Studies have reported that clinician perception of the care they provide, as well as actual diagnosis and use of resources, is improved when surveillance data are available to them [18, 19, 28, 34, 36–38]. However, we did not find significant differences between intervention and control clinics with regard to the clinician behaviors we measured. It is possible that our nonsignificant results are a result of one or a combination of factors associated with our messaging practices. First, our email message was sent through an intranet limiting the message to a text summary. A study of Utah clinicians documented a preference for time series graphs over textual summaries to represent trends for respiratory pathogens . Another limitation was that the message was only sent once. Clinician preference for frequency of such notifications has varied from weekly to quarterly when an outbreak occurs and likely reflects the fact that different circumstances require different notification frequencies [40–42]. Finally, we did not measure receipt of the email, whether it was opened, understood, agreed with, diffused to other clinical staff, or whether and when the prevention recommendations were implemented. Additional evaluation of the format and frequency of data delivery, as well as clinician knowledge, opinions, and behaviors related to receipt of surveillance messages, appears warranted to determine the optimal circumstances for providing relevant information that improves clinical decision-making.
The earlier notification from rapid test positivity, coupled with its ability to identify the epidemic period even in seasons when ILI never exceeded the threshold, suggests that it is a more accurate surveillance measure than ILI. The ILI clinical case definition was first implemented for the 1982-83 season, prior to the availability of point-of-care influenza testing, and no substantive changes have been made in outpatient surveillance in the interim . One of the main concerns voiced about using rapid influenza tests is the low sensitivity (about 70%), resulting in poor predictive value when the prevalence is low, that is, early in the season [33, 37]. However, at a population level, rapid test positivity in UUPCRN clinics was a consistently better indicator of the onset of the epidemic period than ILI. Our findings suggest two changes to improve surveillance for future influenza seasons: (1) a shift in the use of rapid influenza tests from diagnosis to surveillance and (2) a shift in influenza surveillance from ILI to rapid test positivity. Results from our study were based on rapid test positivity as the test was used in clinical practice; further research is needed to determine the conditions (e.g., sampling strategies for clinicians and patient identification) under which this test would be used as a surveillance tool.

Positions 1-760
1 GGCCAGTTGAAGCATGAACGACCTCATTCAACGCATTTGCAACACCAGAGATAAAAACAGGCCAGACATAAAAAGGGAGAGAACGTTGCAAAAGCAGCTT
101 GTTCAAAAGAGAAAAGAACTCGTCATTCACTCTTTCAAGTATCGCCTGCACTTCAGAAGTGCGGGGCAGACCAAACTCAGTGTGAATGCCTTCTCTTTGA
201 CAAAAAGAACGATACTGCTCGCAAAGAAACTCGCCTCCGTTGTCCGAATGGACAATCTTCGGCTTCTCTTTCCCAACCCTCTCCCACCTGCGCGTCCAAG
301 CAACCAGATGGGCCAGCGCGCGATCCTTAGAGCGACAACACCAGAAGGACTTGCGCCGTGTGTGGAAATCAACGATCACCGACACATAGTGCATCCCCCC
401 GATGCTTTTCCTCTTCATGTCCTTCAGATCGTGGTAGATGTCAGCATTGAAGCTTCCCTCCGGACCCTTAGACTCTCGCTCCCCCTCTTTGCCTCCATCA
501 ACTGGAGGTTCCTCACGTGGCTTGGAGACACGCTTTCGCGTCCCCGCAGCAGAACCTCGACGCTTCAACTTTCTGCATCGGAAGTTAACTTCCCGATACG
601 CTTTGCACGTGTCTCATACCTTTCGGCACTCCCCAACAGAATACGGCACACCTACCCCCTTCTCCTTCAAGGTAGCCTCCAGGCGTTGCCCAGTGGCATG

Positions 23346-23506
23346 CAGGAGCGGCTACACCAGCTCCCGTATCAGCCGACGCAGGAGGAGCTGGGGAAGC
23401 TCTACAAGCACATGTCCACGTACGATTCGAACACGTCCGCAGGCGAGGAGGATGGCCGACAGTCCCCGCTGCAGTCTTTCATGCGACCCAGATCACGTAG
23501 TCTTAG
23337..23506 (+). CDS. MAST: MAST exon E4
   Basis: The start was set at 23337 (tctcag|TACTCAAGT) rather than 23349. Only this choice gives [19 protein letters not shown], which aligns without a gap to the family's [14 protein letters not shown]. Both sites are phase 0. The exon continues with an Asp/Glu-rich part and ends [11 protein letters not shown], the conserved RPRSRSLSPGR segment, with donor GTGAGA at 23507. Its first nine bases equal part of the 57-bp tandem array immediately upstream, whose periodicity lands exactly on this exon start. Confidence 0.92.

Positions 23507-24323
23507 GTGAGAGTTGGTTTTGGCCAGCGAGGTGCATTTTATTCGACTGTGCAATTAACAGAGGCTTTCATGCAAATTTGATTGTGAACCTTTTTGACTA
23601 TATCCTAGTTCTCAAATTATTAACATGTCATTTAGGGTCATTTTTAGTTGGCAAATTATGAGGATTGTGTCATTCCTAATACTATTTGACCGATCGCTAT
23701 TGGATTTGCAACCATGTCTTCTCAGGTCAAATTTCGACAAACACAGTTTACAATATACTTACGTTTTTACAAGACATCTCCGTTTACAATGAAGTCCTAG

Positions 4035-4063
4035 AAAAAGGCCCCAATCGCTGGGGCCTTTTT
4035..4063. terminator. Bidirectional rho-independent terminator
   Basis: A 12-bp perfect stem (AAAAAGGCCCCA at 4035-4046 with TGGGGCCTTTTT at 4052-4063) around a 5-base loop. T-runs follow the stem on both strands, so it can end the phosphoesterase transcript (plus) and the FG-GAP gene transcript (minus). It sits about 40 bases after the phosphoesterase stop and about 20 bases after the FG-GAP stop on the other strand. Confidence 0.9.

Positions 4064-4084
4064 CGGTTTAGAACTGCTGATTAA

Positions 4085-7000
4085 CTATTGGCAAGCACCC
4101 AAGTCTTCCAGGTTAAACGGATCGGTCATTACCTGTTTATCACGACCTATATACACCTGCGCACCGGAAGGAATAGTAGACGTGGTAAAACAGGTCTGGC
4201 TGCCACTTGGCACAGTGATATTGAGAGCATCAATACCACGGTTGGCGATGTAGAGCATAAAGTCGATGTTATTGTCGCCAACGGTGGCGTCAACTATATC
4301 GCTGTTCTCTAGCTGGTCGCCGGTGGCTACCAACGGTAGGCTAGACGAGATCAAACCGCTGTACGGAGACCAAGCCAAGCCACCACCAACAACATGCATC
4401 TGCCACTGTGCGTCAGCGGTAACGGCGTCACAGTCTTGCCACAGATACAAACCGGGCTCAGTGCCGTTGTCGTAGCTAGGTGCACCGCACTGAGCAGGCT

Conflict of Interests
None of the authors has a conflict of interests to declare.
- W. W. Thompson, D. K. Shay, E. Weintraub et al., “Mortality associated with influenza and respiratory syncytial virus in the United States,” Journal of the American Medical Association, vol. 289, no. 2, pp. 179–186, 2003.